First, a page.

The investment tax credit, otherwise known as the solar tax credit will allow you to deduct 26% of the cost of installing a solar system from your federal taxes.

 

This credit often raises a question: Can a taxpayer include the entire cost of a new roof in conjunction with the solar panels?

 

 

Upfront Tax Disclaimer

We are not tax professionals & this post does not constitute professional tax advice or guidance. We have been in the solar market for 20 years, so we are sharing our expertise. But ultimately the decision to take the cost of your re-roof on the Investment Tax Credit form is a choice between you, your family and your tax professional.

Back to the question:

Can a taxpayer include the entire cost of a new roof in conjunction with the solar panels?

The answer: No

Don’t listen to any contractor or solar installer who tells you differently. We don’t want your family to be audited by the IRS. And we especially don’t want you or your family to have to repay the ineligible tax credit, plus interest, especially when you aren’t expecting it.

Tax regulations can be tricky to understand for those of us who haven’t studied the IRS code. That’s why we’ve taken the bits only relevant to roofing and re-roofing. We take a deep dive here.

The section pertaining to eligible expenses (Sec. 25D) explicitly states:

“Qualified solar electric property costs.

Qualified solar electric property costs are costs for property that uses solar energy to generate electricity for use in your home located in the United States. No costs relating to a solar panel or other property installed as a roof (or portion thereof) will fail to qualify solely because the property constitutes a structural component of the structure on which it is installed. Some solar roofing tiles and solar roofing shingles serve the function of both traditional roofing and solar electric collectors, and thus serve functions of both solar electric generation and structural support. These solar roofing tiles and solar roofing shingles can qualify for the credit. This is in contrast to structural components such as a roof’s decking or rafters that serve only a roofing or structural function and thus do not qualify for the credit. The home doesn’t have to be your main home.”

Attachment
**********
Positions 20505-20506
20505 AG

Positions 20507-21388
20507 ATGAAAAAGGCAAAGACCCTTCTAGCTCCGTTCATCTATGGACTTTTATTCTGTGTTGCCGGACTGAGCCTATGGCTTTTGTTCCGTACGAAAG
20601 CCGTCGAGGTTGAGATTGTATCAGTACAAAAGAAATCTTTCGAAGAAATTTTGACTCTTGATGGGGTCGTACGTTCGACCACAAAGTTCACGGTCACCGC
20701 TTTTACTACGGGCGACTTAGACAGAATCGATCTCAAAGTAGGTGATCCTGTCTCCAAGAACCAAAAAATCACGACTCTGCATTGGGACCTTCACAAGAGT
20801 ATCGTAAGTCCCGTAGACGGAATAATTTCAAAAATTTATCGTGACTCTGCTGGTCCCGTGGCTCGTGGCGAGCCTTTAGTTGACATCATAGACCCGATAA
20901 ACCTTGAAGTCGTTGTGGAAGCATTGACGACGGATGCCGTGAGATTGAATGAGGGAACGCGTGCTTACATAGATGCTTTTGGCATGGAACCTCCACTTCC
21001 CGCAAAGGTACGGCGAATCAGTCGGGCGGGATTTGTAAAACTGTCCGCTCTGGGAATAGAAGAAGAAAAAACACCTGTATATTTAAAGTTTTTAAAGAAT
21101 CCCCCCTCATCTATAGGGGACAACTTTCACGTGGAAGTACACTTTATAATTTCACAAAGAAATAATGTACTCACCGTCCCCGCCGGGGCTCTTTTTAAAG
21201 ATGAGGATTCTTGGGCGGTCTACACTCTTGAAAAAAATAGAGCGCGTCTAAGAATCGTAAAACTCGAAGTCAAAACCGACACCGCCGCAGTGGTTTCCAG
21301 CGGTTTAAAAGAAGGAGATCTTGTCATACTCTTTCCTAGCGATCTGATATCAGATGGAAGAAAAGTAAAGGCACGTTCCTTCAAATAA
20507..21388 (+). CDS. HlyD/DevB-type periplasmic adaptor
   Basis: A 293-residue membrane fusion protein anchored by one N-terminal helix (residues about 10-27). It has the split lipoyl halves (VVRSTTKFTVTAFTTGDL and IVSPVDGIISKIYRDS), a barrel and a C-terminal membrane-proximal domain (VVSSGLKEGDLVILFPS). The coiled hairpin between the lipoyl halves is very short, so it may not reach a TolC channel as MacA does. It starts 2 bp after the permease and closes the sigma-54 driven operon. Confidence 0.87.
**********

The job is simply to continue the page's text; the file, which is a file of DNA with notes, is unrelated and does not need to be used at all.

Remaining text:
When you go online, you’ll find different opinions interpreting the question posed. Below we’ve done some research to debunk some of the biggest arguments for including the re-roof cost when you take the solar investment tax credit.

 

Problem 1: The current iteration of the IRS code is not vague, but past iterations have been.

 

The eligible expenses section reads:

“Some solar roofing tiles and solar roofing shingles serve the function of both traditional roofing and solar electric collectors, and thus serve functions of both solar electric generation and structural support. These solar roofing tiles and solar roofing shingles can qualify for the credit. This is in contrast to structural components such as a roof’s decking or rafters that serve only a roofing or structural function and thus do not qualify for the credit.”

 

These sentences were not included in past versions of the code from prior years. However, they are now. The last sentence clearly states that structural components of a roof do not qualify for the solar investment tax credit.

 

Problem 2:  Just because someone successfully claimed the tax credit for a wrong amount and didn’t get audited, doesn’t mean they were correct in doing so.

 

The IRS form requires no proof of purchase, receipts, contracts or invoices to prove how much you spent or what expenses were for. The form itself makes it easy to get away with anything. So, many people do. We don’t advise doing this!

 

Problem 3: Using the logic that  “the roof supports the panels, therefore they must qualify,” doesn’t work…. your entire house could qualify then, too, right?

 

You can’t have a roof without a house. So could you build a house, put solar on it, and claim it all as the solar tax credit?

 

In Conclusion

Is the person telling you to use the solar tax credit for your roof a salesperson wanting your sale? If it’s someone who just wants a sale, this exhibits low integrity. It’s a selfish approach and it is not based on facts. While it would be nice to be able to take the tax credit against both costs, they aren’t eligible legally. Third Sun Solar can point you to the appropriate form, but how you fill it out is between you and your tax professional. In short, we are not tax professionals and do not offer tax advice. We encourage you to speak with yours to understand how you plan to use the solar investment tax credit.